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Remembering former FIBA Technical Commission president, Rasa Saper
MIES - There have been many men whose hard work and dedication to basketball over the years have made it the great sport it is today.
Basketball in Serbia and the former Yugoslavia certainly wouldn't have its great successes or be as famous as it is now, had it not been impacted by one of those men, the late Radomir "Rasa" Saper who passed away exactly 20 years ago, on December 6, 1998.
A true mover-and-shaker in his homeland of Serbia, Saper took his expertise to FIBA after being elected President of the Technical Commission at the basketball's world governing body in 1972 and served in that role until his death 26 years later.
Saper is perhaps best known for his enormous contributions to the improvement of international basketball rules.
In fact, since 2001, FIBA awards the Radomir Shaper Prize to an individual who has distinguished himself and made exceptional contributions to the development of the basketball rules.
He was widely regarded as an extraordinary and well-rounded person. He held a PhD in Technical Sciences.
Having graduated from the Faculty of Technology and Metallurgy in Belgrade, he became in 1968 a faculty professor and went on to be named Associate Dean of the Faculty of Technology and Metallurgy 12 years later.
In basketball, he took his first steps in the sport with the BSK basketball club (later to become OKK Belgrade). Saper was then one of the first players of the newly-formed Red Star and was a teammate there with legendary Yugoslavians Aleksandar Nikolic and Borislav Stankovic, the Secretary General Emeritus of FIBA.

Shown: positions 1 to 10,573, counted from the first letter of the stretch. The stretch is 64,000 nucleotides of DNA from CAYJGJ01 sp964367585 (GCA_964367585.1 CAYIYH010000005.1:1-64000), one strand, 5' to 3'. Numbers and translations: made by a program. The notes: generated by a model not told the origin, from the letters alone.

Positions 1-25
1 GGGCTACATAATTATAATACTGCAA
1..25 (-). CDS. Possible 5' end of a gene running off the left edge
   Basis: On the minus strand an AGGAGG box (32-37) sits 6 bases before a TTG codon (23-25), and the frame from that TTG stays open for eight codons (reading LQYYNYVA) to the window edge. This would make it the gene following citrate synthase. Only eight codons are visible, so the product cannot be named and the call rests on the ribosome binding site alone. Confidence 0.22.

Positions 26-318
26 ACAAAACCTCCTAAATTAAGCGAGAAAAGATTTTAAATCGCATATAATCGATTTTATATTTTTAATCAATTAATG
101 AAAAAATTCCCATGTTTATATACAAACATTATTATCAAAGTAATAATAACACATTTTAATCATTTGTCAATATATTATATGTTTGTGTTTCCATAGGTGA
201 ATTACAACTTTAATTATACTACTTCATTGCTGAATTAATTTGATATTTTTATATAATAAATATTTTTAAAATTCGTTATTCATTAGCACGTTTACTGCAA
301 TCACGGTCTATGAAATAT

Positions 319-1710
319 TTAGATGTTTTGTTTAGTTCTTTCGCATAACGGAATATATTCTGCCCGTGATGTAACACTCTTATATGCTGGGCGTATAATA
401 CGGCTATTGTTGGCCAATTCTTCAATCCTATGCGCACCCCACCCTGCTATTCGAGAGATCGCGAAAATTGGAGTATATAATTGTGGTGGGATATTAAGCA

In addition to BSK and Red Star, Saper played for a third Belgrade club, Partizan, and also suited up for Yugoslavia.
His contributions to the sport were more profound after he stopped playing and became an administrator.
After taking on the leading role with the Yugoslavian Basketball Federation's Technical Commission (Competition Commission), Saper in 1965 was elected president of his country's basketball federation.
During his tenure, in 1970, Yugoslavia hosted the FIBA Basketball World Cup in Ljubljana and captured the crown, to reach the top step of the podium. The team overcame Italy, Brazil, Czechoslovakia, Uruguay, the United States and the Soviet Union on the way to the title. It was the country's first of five championships in FIBA’s flagship event.
A true inspiration to everyone in his country, Saper was posthumously enshrined as a contributor into the FIBA Hall of Fame in 2007.